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To: Kevin, et al.,

Subject: National treasures (and NOT the ones starring Nicolas Cage)

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Similar to the air outside, you can cut the tension here with a knife. Perhaps even a butter knife. At any rate, you can sense actual competition is near.

This can't possibly be true, but on some level, I feel we're anticipating the start of these Games as much as the competitors (I will concede that most athletes have spent more time preparing, with the possible exception of the French badminton team, which is famously chock full of known slackers, malcontents and troublemakers ... they'll never learn, will they, Kevin?)

It sure felt good to escape for a few hours today. I like the idea of doing another list. Makes me feel like I'm an editor at Redbook or something.

So, five things I learned at the Great Wall:

1. I concur about the relative awesomeness of tour guide Steven. (Though I did feel a bit cheap and used when I later learned that he was also the guide for a buddy, Steve Politi or the Newark Star-Ledger. Check out this hilarious video, which similarly captures our dilemma today.

Steven was certainly a fountain of knowledge. But nothing prepared me for this:

We were discussing famous Chinese figures, past and present. Interestingly, Steven explained that Bruce Lee was probably more popular in America than China. And perhaps not as surprising, Jackie Chan is huge here in China. I asked Steven whether the Chinese were familiar with "Rush Hour," the 1998 buddy-cop comedy. (I did not inquire about "Rush Hour 2" or "Rush Hour 3.")

Steven said they LOVE that movie. He said they also love co-star Chris Tucker. Some even prefer him to Jackie Chan.

"Interesting," I said. "Similarly, Chris Tucker is considered a national treasure in our country, too."

"Ohhhhh," said Steven. "He is like your panda."

Yes, Steven. Chris Tucker is EXACTLY like our panda.

3. Wow, I'm barely mentioning the Great Wall here, but what really freaked me out today: Steve didn't know about David Bowie. Bowie, as I explained to Steven, is also somewhat of a national treasure. A global treasure actually. Anyhow, he'd never heard Bowie's "China Girl," which was a crime that I needed to correct at once.

I dug the iPod from my bag and immediately ordered Steven to take four minutes out of his life and appreciate some Bowie. After soaking in the music, Steven thanked me and noted how "mysterious" Bowie's voice sounded. Oh, Steven, just shut your mouth.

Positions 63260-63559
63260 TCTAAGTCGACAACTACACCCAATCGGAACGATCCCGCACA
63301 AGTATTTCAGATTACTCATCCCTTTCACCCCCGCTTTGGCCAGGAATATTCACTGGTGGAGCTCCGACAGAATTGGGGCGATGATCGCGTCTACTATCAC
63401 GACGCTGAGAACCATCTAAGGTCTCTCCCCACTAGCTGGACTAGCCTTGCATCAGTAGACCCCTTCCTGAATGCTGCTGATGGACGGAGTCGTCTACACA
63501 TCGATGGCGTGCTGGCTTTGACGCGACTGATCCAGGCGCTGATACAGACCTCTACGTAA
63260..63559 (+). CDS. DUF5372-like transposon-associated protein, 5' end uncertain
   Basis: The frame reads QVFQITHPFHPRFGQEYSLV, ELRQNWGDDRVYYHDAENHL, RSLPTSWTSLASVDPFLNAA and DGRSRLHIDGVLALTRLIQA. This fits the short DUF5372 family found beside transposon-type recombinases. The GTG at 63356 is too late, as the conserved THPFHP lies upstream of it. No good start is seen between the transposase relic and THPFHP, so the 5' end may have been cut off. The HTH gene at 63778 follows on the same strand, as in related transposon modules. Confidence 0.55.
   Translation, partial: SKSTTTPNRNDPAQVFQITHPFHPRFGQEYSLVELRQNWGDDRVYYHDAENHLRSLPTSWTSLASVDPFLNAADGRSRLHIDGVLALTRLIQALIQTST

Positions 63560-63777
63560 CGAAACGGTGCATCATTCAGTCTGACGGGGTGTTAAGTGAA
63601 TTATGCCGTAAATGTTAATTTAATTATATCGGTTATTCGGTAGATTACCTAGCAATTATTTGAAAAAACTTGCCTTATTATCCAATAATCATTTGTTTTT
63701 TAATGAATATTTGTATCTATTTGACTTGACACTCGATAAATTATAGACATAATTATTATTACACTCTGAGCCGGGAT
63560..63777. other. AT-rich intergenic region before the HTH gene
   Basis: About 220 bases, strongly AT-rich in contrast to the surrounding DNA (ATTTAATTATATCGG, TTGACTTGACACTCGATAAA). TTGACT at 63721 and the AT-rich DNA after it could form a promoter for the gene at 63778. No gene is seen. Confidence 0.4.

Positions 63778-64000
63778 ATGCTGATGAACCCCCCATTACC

4. The opening ceremony is tomorrow night (still no idea who will light the flame, though there are whispers it might be a non-athlete) and athletic competition finally begins in force Saturday. So we should probably at least acknowledge that, yes?

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Unfortunately, when you take on a competition schedule as busy as Michael Phelps', you don't exactly have a lot of spare time to visit places like the Great Wall. Poor Michael Phelps.

Kevin, I thought we did our best to rectify that problem, printing out photographs of Phelps and taking them with us to the wall. It was like he was there in spirit.

As an added bonus, we brought along the video camera and asked locals what they thought of Phelps. The answers were surprising – from medal predictions to one young woman who bluntly stated that she preferred Kobe. We'll get that edited and posted here on the blog before long.

And Michael, it was good to have you along.

5. Actually, the subject of free time at the Olympics came up in a recent conversation I had with Carmelo Anthony. A profile of Anthony appeared in today's Sun , but among the many things I didn't have space to include: Learning from his 2004 Olympic experience, Anthony is determined to take in more of these Summer Games. He says he'll visit boxing, track and field and – surprise! -- swimming.

Anthony has turned into quite the Phelps fan, in fact. I'll be on the lookout for him at the pool this weekend, but fans should be sure to check out this diary entry on The New York Times' Web site , in which Melo writes:

This is my first time to really get a chance to mingle and interact with (Phelps). We talked about spots back home, but we were talking about getting out to each other's events. He's going to bring some golds back to Baltimore and I'm going to bring a gold back. They can have our parade together in Baltimore.

Special bonus item: The portion of the Great Wall we visited today is called Mutianyu. It was the same section I visited last year when I covered Cal Ripken's visit to China. If you're curious what it looks like, check out the video below:

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